House Panel Says Big Tech Wields Monopoly Power
House Panel Says Big Tech Wields Monopoly Power
Democratic-led report concludes after 16-month probe that Amazon, Facebook, Google and Apple stifle competition
A report by the House Antitrust Subcommittee says Facebook and Google have monopoly power, while Apple and Amazon have ‘significant and durable market power.’
By Ryan Tracy Updated Oct. 6, 2020 8:07 pm ET
WASHINGTON—America’s biggest technology companies have leveraged their dominance to stamp out competition and stifle innovation, according to a Democratic-led House panel, which said Congress should consider forcing the tech giants to separate their dominant online platforms from other business lines.
The report released Tuesday from Democratic staff of the House Antitrust Subcommittee capped a 16-month inquiry into the market power of Amazoncom , Facebook Alphabet Google and Apple
Republicans issued a separate response endorsing strong antitrust enforcement targeting the companies but didn’t endorse many of the Democrats’ policy prescriptions. It also accused the companies of bias against conservative viewpoints.
No legislative changes are imminent, but the report’s sweeping conclusions boost the odds for new laws in the future and publicizes evidence that will give momentum to the companies’ critics in both parties.
In one snippet, the report describes an alleged effort by Facebook’s leadership to prevent the company’s Instagram app from competing with the original Facebook platform.
A 2018 memo by Facebook executive Tom Cunningham on the possible “end states” of Facebook’s family of apps concluded that “it is unclear whether Instagram and Facebook can coexist,” the report said, with Mr. Cunningham worried about a possible tipping point in which one might come to dominate the other.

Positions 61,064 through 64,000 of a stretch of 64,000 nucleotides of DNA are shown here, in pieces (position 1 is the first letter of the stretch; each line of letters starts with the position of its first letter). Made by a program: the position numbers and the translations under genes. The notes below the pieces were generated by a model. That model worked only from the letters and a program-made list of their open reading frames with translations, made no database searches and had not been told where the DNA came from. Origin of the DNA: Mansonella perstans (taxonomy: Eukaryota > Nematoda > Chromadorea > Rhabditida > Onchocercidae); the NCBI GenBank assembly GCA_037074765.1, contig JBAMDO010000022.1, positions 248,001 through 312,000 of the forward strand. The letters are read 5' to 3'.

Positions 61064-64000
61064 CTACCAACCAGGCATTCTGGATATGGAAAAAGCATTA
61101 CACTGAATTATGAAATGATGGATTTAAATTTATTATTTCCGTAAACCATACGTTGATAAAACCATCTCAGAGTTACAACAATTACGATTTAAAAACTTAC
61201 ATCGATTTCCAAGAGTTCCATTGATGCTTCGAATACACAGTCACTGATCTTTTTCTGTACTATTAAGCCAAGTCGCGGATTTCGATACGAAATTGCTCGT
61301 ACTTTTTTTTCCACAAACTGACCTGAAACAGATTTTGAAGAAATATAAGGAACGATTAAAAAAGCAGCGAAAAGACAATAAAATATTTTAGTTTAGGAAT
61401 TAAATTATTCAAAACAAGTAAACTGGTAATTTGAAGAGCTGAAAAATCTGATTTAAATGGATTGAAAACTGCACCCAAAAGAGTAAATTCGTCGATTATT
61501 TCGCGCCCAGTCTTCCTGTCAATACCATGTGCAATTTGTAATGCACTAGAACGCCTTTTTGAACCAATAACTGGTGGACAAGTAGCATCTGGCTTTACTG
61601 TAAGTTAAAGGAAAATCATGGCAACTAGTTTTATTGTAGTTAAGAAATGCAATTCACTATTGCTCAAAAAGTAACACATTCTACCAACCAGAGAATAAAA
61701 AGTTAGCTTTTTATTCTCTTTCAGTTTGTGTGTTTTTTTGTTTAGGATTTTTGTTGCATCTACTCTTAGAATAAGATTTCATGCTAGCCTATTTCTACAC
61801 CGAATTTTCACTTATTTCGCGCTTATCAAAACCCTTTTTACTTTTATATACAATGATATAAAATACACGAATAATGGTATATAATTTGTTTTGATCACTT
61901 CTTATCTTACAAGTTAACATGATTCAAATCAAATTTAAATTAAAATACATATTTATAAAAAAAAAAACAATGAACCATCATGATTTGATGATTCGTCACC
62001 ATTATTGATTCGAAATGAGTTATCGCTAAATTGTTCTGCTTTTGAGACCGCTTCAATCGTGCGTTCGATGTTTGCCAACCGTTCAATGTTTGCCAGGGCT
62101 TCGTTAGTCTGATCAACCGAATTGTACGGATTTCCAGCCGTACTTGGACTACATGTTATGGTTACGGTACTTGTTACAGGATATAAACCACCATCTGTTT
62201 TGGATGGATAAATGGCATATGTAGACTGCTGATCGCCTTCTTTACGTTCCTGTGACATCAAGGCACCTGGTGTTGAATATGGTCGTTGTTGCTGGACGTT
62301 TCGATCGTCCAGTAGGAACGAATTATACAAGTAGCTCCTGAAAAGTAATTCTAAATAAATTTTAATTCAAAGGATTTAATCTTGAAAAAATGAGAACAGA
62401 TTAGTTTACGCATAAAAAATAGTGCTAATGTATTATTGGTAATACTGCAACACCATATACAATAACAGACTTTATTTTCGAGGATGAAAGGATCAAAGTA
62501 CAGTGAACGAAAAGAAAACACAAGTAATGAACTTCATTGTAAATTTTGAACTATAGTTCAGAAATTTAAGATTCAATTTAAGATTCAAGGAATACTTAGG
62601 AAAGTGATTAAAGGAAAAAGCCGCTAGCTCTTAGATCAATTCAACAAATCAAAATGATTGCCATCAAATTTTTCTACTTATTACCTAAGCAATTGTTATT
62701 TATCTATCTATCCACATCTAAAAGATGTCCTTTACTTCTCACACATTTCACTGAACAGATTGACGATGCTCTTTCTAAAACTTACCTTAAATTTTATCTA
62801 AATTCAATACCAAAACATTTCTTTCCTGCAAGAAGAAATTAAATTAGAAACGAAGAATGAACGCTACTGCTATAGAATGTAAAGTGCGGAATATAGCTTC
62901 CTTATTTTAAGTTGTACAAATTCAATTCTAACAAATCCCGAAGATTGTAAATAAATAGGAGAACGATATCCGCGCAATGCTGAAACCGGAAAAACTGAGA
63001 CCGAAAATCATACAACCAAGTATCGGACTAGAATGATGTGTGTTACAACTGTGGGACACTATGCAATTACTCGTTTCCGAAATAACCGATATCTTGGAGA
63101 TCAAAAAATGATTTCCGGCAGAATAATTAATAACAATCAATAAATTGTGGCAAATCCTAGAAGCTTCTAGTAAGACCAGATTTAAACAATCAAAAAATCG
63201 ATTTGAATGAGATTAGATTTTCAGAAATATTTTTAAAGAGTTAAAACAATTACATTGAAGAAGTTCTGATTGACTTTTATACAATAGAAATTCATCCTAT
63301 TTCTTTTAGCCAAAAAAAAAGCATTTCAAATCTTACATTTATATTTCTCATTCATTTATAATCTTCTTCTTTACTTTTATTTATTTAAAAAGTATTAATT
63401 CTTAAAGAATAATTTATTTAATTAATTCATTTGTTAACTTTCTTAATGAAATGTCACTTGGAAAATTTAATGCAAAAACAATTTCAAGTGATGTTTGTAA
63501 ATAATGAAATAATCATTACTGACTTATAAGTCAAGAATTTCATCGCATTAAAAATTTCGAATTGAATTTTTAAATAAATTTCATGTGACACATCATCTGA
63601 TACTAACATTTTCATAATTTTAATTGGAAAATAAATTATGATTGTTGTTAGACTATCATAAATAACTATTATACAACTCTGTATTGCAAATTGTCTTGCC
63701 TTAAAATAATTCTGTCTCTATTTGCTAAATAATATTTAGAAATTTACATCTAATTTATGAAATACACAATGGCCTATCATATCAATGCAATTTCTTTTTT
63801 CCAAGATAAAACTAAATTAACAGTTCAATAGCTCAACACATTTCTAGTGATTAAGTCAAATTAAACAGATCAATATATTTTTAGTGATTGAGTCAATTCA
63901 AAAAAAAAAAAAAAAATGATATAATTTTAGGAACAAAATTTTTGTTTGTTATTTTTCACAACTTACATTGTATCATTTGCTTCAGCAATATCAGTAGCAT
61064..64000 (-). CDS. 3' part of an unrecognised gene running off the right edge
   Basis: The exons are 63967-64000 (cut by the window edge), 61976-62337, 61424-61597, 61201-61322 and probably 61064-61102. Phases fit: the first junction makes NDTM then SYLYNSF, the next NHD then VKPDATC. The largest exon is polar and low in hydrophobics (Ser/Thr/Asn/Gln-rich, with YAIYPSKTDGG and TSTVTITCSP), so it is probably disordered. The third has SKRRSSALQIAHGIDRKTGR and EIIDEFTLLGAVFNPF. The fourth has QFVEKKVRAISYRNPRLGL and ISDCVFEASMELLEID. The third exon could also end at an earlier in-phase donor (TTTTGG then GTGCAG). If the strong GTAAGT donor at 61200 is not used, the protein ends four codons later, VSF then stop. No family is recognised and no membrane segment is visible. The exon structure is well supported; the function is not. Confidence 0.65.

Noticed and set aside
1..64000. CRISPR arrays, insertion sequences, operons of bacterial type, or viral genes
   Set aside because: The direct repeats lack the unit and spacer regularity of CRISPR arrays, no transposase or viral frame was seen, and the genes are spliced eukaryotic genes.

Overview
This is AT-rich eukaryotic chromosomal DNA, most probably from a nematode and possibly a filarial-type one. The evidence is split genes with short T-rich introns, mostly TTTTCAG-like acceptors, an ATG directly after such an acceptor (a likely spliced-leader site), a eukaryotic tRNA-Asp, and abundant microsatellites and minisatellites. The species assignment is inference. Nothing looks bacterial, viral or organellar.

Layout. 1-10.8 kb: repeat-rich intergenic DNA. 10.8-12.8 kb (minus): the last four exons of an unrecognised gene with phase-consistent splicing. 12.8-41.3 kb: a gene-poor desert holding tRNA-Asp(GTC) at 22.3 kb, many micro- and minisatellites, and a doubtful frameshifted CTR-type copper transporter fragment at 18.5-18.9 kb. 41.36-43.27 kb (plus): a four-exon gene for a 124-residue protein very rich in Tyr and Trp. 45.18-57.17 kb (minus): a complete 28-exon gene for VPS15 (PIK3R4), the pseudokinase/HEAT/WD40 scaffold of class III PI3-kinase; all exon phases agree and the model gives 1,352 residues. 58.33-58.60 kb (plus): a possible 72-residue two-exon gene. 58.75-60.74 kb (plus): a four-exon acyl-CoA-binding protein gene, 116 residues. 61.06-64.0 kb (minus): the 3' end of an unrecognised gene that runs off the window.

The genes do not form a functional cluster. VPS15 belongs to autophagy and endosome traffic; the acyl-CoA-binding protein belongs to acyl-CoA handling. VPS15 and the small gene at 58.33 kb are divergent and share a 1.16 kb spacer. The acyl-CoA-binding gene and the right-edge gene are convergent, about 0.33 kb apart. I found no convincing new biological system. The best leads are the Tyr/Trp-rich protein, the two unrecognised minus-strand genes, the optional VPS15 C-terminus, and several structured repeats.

“Instagram and WhatsApp have reached new heights of success because Facebook has invested billions in those businesses,” Facebook said in a statement. “A strongly competitive landscape existed at the time of both acquisitions and exists today.”
The company is facing an antitrust investigation by the Federal Trade Commission, which is preparing a potential lawsuit, The Wall Street Journal has reported. Google is also expected to be the subject of an antitrust lawsuit filed by the Justice Department this fall.
Amazon disputed the report’s conclusions.
“All large organizations attract the attention of regulators, and we welcome that scrutiny,” it said in a blog post. “But large companies are not dominant by definition, and the presumption that success can only be the result of anti-competitive behavior is simply wrong.”
Google said in a statement it disagrees with the findings, which it said “feature outdated and inaccurate allegations from commercial rivals.”
“Americans simply don’t want Congress to break Google’s products or harm the free services they use every day,” the company said.
Apple disputed the report’s findings. “We have always said that scrutiny is reasonable and appropriate but we vehemently disagree with the conclusions reached in this staff report with respect to Apple,” a company spokesman said in a statement. “Our company does not have a dominant market share in any category where we do business.”
The Democratic staff report says all four companies wield monopoly power and criticizes U.S. antitrust enforcement agencies as failing to curb their dominance.
“These firms have too much power, and that power must be reined in and subject to appropriate oversight and enforcement,” the 449-page report says. “Our economy and democracy are at stake.”
The report outlines a series of responses Congress could adopt, including legislation forcing at least some of the companies to separate certain dominant online platforms from other business lines, as well as changes to antitrust laws to reinvigorate a perceived lack of strong enforcement.
“This report could end up being a turning point in antitrust and tech,” said Paul Gallant, an analyst for investment bank Cowen “It creates momentum for legislation next year, and it also might nudge regulators to bring cases even under existing law knowing they’ve got congressional backup.”
Republicans on the panel issued a 28-page response, detailing what they say are abuses of power by social-media companies in censoring online speech. “Big Tech is out to get conservatives,” the report concluded, criticizing Democrats for ignoring the issue. The tech companies say they don’t make content moderation decisions based on political bias.
The report concluded that Amazon has monopoly power over its third-party sellers, bullies its retail partners and improperly uses third-party data to inform its strategy for selling self-made private-label products on its e-marketplace.